Old People and the Things that Pass by Louis Couperus

Old People and the Things that Pass

byLouis Couperus

Kobo ebook | January 27, 2016

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STEYN'S deep bass voice was heard in the passage:

"Come, Jack, come along, dog! Are you coming with your master?"

The terrier gave a loud, glad bark and came rushing madly down the stairs, till he seemed to be tumbling over his own paws.

"Oh, that voice of Steyn's!" Ottilie hissed between her teeth angrily and turned a number of pages of her novel.

Charles Pauws glanced at her quietly, with his little smile, his laugh at Mamma's ways. He was sitting with his mother after dinner, sipping his cup of coffee before going on to Elly.

Steyn went out with Jack; the evening silence settled upon the little house and the gas hummed in the impersonal and unhomely sitting-room. Charles Pauws looked down at the tips of his boots and admired their fit.

"Where has Steyn gone?" asked Mamma; and her voice grumbled uneasily.

"Gone for a walk with Jack," said Charles Pauws.

He was called Lot at home; his voice sounded soft and soothing.

"He's gone to his woman!" snarled Ottilie.

Lot made a gesture of weariness:

"Come, Mamma," he said, "be calm now and don't think about that scene. I'm going on to Elly presently; meantime I want to sit cosily with you for a bit. Steyn's your husband, after all. You mustn't always be bickering with him and saying and thinking such things. You were just like a little fury again. It brings wrinkles, you know, losing your temper like that."

"I am an old woman."

"But you've still got a very soft little skin."

Ottilie smiled; and Lot stood up:

"There," he said, "give me a kiss.... Won't you? Must I give you one? You angry little Mummy! ... And what was it about? About nothing. At least, I can't remember what it was all about. I should never be able to analyse it. And that's always the way.... How do I come to be so unruffled with such a little fury of a Mamma?"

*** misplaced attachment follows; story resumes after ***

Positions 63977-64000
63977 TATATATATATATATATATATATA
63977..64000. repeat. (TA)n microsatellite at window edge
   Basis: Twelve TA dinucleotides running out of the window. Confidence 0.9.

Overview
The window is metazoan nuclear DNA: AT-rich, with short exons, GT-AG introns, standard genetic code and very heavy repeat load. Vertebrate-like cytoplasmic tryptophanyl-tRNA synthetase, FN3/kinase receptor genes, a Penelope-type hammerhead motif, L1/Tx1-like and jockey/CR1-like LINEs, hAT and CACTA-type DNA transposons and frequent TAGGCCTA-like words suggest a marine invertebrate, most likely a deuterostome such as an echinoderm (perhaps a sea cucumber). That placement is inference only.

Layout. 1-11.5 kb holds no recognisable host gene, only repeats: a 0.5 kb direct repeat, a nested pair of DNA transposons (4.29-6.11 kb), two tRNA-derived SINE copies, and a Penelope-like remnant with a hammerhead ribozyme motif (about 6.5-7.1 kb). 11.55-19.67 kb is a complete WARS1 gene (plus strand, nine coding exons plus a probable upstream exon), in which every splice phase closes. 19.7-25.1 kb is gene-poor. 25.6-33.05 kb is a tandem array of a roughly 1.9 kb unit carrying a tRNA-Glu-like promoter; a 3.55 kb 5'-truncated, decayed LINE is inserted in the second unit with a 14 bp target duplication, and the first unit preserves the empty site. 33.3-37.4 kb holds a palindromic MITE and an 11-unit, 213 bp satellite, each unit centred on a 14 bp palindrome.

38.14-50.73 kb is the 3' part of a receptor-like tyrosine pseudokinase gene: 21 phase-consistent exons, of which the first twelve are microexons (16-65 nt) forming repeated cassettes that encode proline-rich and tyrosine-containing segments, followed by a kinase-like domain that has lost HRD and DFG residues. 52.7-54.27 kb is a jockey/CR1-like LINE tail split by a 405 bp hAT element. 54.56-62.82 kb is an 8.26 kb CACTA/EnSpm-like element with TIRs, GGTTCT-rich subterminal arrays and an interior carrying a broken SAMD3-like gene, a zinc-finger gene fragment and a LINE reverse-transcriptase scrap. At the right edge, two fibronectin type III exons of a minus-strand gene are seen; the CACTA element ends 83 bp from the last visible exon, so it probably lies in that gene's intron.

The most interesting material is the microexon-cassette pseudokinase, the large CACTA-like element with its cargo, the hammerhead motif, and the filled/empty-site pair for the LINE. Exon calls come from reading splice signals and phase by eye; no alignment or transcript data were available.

"If you imagine that your father used to keep unruffled!"

Lot laughed that little laugh of his and did not reply. Mrs. Steyn de Weert went on reading more peacefully; she sat in front of her book like a child. She was a woman of sixty, but her blue eyes were like a child's, full of a soft beauty, gentle and innocent; and her voice, a little high-toned, always sounded like a child's, had just sounded like the voice of a naughty child. Sitting, small and upright, in her chair, she read on, attentively, calming herself because Lot had spoken so calmly and kissed her so comfortingly. The gas hummed and Lot drank his coffee and, looking at his boots, wondered why he was going to be married. He did not think he was a marrying man. He was young still: thirty-eight; he really looked much younger; he made enough money with his articles to risk it, frugal-fashion, with what Elly would get from Grandpapa Takma; but all the same he did not think that he was of the marrying kind. His liberty, his independence, his selfish power to amuse himself as he pleased were what he loved best; and marrying meant giving one's self over, bound hand and foot, to a woman. He was not passionately in love with Elly: he thought her an intelligent, artistic little thing; and he was really not doing it for what she would inherit from Grandpapa Takma. Then why was he doing it, he asked himself, as he had asked himself day after day, during that week which had followed on his proposal.

"Mamma, can you tell me? Why did I propose to Elly?"

Title:Old People and the Things that PassFormat:Kobo ebookPublished:January 27, 2016Publisher:CPLanguage:English

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